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Saturday, November 22, 2008

Professional Polishing

We receive enough questions about this topic that it deserves its own post. The typical questions are worded, "Do you professionally polish the pieces you sell?", "Do you know someone who professionally polishes silver?", or "Will you professionally polish my silver?"

I'm not sure what the term, "professional polishing", means. I assume most people mean a process that will make a piece look as close to brand new as possible. If that's the case, we do not do this. We've alluded to the following reason in other posts regarding care and cleaning.

Over time, sterling flatware pieces that are cared for properly will develop a rich patina caused by a combination of microscopic abrasions, tarnish and rubbing during hand cleaning. In addition, intricate patterns will develop darker areas, known as "French gray", within the pattern that many owners think enhances the pattern. Both the patina and the French gray are considered positive things by most sterling flatware owners. If we "professionally polish" to make a piece look like new, the patina and French gray will be lost.

Having said that, I must state that we do polish many pieces we sell. If a piece just doesn't look right, we polish enough to restore it to the best possible condition. But we don't just polish for the sake of polishing.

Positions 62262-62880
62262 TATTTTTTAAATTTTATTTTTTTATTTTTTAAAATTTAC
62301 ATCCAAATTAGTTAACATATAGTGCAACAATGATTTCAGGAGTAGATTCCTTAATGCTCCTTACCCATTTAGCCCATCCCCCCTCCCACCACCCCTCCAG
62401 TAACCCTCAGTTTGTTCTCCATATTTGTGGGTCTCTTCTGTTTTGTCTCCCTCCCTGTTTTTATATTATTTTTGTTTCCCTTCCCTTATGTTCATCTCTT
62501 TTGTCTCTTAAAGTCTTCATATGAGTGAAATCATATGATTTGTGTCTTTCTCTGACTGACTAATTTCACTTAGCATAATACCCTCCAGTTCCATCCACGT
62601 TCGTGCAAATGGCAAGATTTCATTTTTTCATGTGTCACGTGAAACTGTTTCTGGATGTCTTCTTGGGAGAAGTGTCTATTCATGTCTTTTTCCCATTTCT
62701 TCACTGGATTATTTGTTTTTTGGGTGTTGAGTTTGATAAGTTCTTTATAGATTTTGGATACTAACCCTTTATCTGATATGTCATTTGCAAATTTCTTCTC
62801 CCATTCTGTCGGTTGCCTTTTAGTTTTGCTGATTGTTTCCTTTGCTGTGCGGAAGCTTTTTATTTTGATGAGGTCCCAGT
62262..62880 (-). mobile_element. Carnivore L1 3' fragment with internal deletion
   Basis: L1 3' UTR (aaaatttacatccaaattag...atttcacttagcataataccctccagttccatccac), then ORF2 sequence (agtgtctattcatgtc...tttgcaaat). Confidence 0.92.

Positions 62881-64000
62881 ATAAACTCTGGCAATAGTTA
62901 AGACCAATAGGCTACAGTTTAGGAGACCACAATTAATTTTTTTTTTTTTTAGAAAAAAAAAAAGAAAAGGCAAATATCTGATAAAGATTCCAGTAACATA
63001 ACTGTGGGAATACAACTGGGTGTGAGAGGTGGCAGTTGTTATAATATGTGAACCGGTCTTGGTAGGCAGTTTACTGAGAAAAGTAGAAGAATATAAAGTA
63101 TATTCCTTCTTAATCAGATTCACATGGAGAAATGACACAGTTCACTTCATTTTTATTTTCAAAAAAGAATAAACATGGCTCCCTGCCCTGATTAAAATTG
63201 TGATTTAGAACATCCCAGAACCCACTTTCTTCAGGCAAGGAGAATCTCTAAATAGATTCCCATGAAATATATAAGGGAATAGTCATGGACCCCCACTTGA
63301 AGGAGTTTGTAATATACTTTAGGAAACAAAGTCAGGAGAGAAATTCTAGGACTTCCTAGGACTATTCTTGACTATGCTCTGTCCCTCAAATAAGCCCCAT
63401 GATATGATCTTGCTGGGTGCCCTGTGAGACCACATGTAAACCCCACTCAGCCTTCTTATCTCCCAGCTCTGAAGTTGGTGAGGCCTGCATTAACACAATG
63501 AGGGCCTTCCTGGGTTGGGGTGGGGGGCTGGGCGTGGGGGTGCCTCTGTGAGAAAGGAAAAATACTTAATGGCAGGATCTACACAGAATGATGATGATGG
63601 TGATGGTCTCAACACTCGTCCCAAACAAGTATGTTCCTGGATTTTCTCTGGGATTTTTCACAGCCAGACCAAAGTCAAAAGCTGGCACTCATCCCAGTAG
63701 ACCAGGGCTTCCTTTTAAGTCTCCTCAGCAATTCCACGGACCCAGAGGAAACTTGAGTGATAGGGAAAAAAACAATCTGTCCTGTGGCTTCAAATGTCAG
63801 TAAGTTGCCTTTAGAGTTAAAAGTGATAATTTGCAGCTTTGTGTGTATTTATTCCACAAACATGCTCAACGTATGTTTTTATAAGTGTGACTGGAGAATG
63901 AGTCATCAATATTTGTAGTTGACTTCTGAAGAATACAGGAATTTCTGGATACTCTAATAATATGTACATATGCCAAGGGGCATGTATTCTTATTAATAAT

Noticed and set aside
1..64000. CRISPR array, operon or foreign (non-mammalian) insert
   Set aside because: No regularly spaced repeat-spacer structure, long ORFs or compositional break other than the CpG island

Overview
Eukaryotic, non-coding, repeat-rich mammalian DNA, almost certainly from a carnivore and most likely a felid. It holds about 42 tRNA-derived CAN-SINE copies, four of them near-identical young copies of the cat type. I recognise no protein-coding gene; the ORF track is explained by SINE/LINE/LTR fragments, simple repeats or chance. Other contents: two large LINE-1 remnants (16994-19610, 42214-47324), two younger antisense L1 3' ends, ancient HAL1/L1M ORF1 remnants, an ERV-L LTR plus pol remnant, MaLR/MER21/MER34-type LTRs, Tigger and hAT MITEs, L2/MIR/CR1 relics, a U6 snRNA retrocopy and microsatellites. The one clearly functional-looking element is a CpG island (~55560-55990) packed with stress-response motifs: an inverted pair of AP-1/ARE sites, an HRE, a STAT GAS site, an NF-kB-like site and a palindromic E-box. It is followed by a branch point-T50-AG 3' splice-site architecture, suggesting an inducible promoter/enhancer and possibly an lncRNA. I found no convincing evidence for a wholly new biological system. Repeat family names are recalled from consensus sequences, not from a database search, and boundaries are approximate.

So, perhaps the question should be, "Why do you want the pieces to be professionally polished?" There are probably good and valid reasons but we should always ask ourselves, "Would careful personal hand-polishing, taking care to preserve the richness of the finish, be better?"

By clicking on "Comments" below, you can see posted comments and add your own questions/comments.


John said...

I think the term professional polishing is typically used to refer to polishing achieved with a buffing wheel and some type of buffing compound such as rouge vs. hand polishing.

People ask for this, I believe, because it is often nearly impossible to remove some scratches by hand, whereas a wheel and compound (while it may remove some material) does, in fact, often improve the appearance of some silver items.

Silver Jim said...

We agree with John.

Thanks for the post.

Anonymous said...

I stumbled across this post looking for professional silver polishing in my area because I just spent about hour trying to get the tarnish off the tray from a very badly tarnished tea service. I'm really not looking forward to doing the other pieces. I'm not necessarily looking for something to restore it to it's original condition, I just want someone else to do the hard work.

Anyway, that could also be what some people mean when they ask about "professional polishing".